What ever happened with “do no harm”? And what ever happened to simple, non-invasive care? Or patient choice?
Healthy, 95-year old patients should be able to refuse invasive care by specialists and not be punished for choosing a level of care the specialists aren’t willing or able to provide. This woman’s foot sores were serious, but treatable with debridement and proper wound care. But this was not offered in the metropolitan hospital. Instead, the rural hospital physician was called, not to see if wound care could be provided, but to see if the rural hospital could provide “comfort care” as she died.
Watch and Wait
Increasingly, the standard of care is becoming “watch and wait” on one test after another. In areas in which people live long and often healthy lives, this serves no purpose except to let the patients die from diseases that would have been curable if tested for and treated earlier. In our rural area, an 85-year old man may be told that his kidney cancer doesn’t need to be treated because he will die from other causes. In rural areas where people often live long lives, this is a dangerous assumption on the part of physicians. This patient may easily live long enough to die from untreated metastatic kidney cancer.
The CAH hospital designation has turned often useful, effective rural hospitals which offered vital services to their communities into what the hospitals in the early 19th century were—places where people went to die.
It’s time to stop bemoaning the death of health care in rural communities, including the closing of numerous rural hospitals. It’s time to start looking at ways to build thriving, productive relationships between the physician specialists in metropolitan areas and the many competent rural practitioners who know their patients’ histories. Part of the building of this working relationship may be as simple as specialists going to the rural hospitals regularly to see patients. Not just once or twice a month, but several times a week, as in this University of Iowa outreach program.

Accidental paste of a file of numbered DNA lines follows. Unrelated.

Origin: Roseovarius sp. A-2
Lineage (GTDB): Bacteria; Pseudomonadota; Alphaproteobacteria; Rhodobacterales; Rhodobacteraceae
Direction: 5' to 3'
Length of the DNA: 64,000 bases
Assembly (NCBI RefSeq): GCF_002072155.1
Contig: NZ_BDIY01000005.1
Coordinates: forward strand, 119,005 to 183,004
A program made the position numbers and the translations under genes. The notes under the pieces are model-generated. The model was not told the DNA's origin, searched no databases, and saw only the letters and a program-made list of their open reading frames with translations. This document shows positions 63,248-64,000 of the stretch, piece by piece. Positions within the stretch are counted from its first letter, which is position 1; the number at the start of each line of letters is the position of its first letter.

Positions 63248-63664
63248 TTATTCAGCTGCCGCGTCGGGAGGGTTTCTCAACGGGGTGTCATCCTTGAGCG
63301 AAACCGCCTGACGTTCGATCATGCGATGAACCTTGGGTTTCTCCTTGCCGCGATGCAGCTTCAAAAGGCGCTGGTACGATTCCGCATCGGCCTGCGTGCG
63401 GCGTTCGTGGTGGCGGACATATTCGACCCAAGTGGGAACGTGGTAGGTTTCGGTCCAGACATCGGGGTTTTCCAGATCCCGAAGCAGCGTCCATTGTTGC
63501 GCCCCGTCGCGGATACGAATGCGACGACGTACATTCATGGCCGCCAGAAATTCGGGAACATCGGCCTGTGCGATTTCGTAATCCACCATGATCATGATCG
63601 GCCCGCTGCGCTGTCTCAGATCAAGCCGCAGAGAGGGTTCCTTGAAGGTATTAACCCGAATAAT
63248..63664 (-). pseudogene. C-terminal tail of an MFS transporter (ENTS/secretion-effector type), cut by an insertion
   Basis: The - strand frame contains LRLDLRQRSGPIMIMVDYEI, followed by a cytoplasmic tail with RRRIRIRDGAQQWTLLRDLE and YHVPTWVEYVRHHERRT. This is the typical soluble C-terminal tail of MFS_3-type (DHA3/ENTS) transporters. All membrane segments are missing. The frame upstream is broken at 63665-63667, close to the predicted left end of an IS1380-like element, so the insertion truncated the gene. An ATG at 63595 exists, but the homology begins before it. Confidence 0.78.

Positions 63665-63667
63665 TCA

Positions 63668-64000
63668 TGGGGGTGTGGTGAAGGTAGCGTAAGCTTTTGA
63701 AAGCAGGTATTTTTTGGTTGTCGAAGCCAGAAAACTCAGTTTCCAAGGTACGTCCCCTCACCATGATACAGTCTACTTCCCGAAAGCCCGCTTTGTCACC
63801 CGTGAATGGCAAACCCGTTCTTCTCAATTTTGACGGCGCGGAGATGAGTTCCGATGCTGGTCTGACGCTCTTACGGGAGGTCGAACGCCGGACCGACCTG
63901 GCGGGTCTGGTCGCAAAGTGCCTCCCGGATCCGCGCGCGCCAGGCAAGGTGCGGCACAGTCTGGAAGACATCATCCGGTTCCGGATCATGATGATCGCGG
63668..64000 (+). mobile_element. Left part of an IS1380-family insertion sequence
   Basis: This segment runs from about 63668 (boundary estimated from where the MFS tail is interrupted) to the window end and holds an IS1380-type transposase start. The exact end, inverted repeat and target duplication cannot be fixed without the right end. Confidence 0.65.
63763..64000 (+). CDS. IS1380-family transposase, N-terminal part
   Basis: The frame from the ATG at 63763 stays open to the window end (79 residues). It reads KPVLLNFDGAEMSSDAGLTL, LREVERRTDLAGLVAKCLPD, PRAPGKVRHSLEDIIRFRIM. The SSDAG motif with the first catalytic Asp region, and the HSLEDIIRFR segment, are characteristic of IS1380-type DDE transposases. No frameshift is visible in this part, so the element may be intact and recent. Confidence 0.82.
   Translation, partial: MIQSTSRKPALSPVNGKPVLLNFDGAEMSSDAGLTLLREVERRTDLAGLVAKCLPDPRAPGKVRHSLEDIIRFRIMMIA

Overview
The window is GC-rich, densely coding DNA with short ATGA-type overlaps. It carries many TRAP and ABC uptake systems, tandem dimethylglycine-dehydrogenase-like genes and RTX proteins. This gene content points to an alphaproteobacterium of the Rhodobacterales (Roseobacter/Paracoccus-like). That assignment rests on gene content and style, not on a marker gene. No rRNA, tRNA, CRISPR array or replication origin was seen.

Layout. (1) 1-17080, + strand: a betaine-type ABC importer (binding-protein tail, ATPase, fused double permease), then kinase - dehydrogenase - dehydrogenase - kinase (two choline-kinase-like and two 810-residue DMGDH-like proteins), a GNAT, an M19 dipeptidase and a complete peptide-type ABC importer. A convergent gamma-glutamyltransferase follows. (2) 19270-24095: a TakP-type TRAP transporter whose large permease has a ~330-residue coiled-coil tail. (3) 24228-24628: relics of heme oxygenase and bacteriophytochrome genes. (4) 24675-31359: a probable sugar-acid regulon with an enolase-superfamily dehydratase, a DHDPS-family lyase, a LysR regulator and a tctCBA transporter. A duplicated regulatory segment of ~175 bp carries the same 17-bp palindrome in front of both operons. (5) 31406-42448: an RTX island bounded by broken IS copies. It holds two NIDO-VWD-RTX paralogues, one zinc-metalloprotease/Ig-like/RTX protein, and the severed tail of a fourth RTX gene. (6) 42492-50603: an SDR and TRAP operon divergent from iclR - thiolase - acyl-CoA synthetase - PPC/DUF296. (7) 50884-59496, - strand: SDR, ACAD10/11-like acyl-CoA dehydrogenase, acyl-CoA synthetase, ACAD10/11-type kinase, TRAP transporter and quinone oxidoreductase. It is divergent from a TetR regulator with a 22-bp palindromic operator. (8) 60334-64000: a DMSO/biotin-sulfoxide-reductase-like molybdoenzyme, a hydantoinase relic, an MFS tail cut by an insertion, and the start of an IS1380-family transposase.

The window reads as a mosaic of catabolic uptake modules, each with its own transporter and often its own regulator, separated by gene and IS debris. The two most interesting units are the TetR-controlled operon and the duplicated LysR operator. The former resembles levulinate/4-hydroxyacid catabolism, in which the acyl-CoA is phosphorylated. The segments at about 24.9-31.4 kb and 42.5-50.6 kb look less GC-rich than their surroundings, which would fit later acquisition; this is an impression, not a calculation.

The city-physican/country-physician relationship needs to be one based upon respect for both the rural practitioner and his or her knowledge of the patients and their stories. Metropolitan specialists can provide specialty services patients need, but without patient stories, the specialists, even if they refer to the patients by name, really only know their patients as “the broken femur” or “the hot appy.”
The road between the rural physician and the specialist at a distant hospital requires the respectful meeting of the two, and most importantly, the transfer of patient story. That vital information from the primary care physician seeking a specialist to accept a patient won’t be found in the “evidence-based medicine,” the checklists, the standard of care, or the electronic medical records. Until physicians, rural and urban, meet on the yellow brick road of patient story, and take back the practice of medicine, our health care system will remain what CMS has wrought: constant belittling of physicians for over-testing and over-charging, much public relations noise about physician “fraud,” and denying patients care by turning the practice of medicine into evidence-based checklists.
It’s time to put patient story back into medicine.
This can only be accomplished when physicians take back the practice of medicine.